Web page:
What government support do independent retailers need? 

A main focus of the survey was to investigate the level of local and wider government support available for independent businesses. Respondents were pessimistic about help for independents from the £1bn Future High Streets Fund – a government initiative to reinvent town and city centres. Responses heavily indicated a lack of support from both local councils and national government. One independent warned: “If government doesn’t act soon, there will be a lot of business failures in spring 20.”

To what extent 3

Drapers investigates – independent retail survey 1

About the survey

  • Carried out online between 12 September and 18 October
  • 133 respondents across the UK and Ireland: 33% in the south-east of England (including London), 15% in the east, 13% in the south-west, 9% in the north-west, 9% in Scotland, 8% in the north-west, 8% in the West Midlands, 6% in the East Midlands, 6% in Yorkshire/Humber, 4% in Wales, 2% in Ireland, 2% in the north-east, and 1% in Northern Ireland
  • 42% run or work for a womenswear independent, 8% menswear, 5% childrenswear, 8% footwear. Others sold a mix of categories
  • 66% of respondents have one store, 16% have two stores, 9% have three, 2% have four, 2% have five and 5% have more than five 
  • The oldest independent retail business to take part opened in 1888, while the most recent opened in 2019


Related files

Readers' comments (4)

  • Retailers have been carrying an unfair burden of the tax take for many years- its about time this scandal was stopped. Councils have been sleepwalking into this disaster and just don't continue to do their part in driving customers away from traditional High Streets. Brexit has been hanging around like a bad smell- it is unlikely to go away quickly either, despite the election, as trade talks will drag on for years to come. Dear Boris only thinks of himself, unfortunately no time left over for Independent retailers (isn't he the man who said 'F... business')- 'Get Brexit done'- do me a favour!

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  • What really worries me when i read this is the slant of the questions so they are all external factors, brexit, rental, business rates etc. I recognise these are concerns but we also need to look internally in the mirror. Lack of product differentiation, slow moving fashion focus, unloved interiors all play such an important role. My concern is that it's so easy to view external factors and feel we cannot control them. We know there are high street retailers doing a great job, making money, exciting the customer...... they still have these factors.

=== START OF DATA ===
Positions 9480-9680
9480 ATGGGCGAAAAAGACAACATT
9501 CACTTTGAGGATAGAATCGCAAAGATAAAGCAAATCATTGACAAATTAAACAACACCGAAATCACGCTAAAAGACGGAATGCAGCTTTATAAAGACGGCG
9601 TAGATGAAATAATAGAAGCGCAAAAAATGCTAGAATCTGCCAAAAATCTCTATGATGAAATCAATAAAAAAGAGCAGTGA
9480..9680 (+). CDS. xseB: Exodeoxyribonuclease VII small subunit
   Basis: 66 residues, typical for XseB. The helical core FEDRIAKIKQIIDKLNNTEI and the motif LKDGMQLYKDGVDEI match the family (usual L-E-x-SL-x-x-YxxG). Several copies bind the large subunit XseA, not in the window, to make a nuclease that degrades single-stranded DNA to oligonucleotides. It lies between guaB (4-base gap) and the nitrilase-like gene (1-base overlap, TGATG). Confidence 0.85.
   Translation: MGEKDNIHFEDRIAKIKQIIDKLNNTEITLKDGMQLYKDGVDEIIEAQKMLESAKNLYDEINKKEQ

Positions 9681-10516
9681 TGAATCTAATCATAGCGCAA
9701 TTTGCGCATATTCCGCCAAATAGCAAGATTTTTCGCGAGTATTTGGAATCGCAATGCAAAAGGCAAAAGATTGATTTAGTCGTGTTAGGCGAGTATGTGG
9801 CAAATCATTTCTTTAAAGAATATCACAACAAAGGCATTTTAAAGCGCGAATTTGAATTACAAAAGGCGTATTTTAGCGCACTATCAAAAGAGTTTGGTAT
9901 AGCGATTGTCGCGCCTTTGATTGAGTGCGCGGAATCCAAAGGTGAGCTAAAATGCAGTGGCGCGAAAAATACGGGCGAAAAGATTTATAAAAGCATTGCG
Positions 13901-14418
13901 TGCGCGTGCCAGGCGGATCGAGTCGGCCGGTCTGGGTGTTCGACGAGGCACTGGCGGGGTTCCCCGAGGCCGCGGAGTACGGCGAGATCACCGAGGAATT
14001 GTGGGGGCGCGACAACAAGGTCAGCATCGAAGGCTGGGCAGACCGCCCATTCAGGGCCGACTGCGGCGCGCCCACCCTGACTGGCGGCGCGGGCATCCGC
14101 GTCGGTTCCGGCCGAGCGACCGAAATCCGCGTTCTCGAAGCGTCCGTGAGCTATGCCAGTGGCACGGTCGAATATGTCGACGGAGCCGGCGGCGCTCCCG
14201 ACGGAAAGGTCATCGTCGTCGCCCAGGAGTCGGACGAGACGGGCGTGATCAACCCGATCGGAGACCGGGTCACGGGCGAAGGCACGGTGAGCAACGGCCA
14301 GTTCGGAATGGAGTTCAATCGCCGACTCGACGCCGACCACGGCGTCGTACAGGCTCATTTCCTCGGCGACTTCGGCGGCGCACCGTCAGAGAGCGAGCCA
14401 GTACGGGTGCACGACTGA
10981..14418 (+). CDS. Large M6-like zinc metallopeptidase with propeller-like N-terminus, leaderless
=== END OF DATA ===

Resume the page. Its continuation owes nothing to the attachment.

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  • Thank you for your feedback. We focused on external factors as these are the things independents tell us they are struggling with, but agree that the internal challenges are equally important and could be the focus of a second survey, or feature.

  • Independent retailers all need to take a look in the mirror and focus on their very own USP, product, customer service, social media.....we can all look at the external factors surrounding us at this present time and we could al dwell on the negatives rather than the positives and we are all in the same boat. Passion, drive and determination have always served me well along with my commercial instinct.... I love retail through thick and thin!

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  • darren hoggett

    Retail keeps looking for excuses, but in many cases only have themselves to blame. For example, Business Rates does need looking at, but it is not the reason why retail is doing so badly.

    Every retailer knows what their expenses will be before the year ahead and should budget sensibly and not live beyond it means. I'm not seeing that. I see an industry that lacks discipline at the highest level, with a complete lack of personal responsibility when things go wrong.

    The blame is always external forces, rather than management.

    There are success stories out there and still plenty of money to be made, but the industry should stop wallowing in self pity and simply get on with it.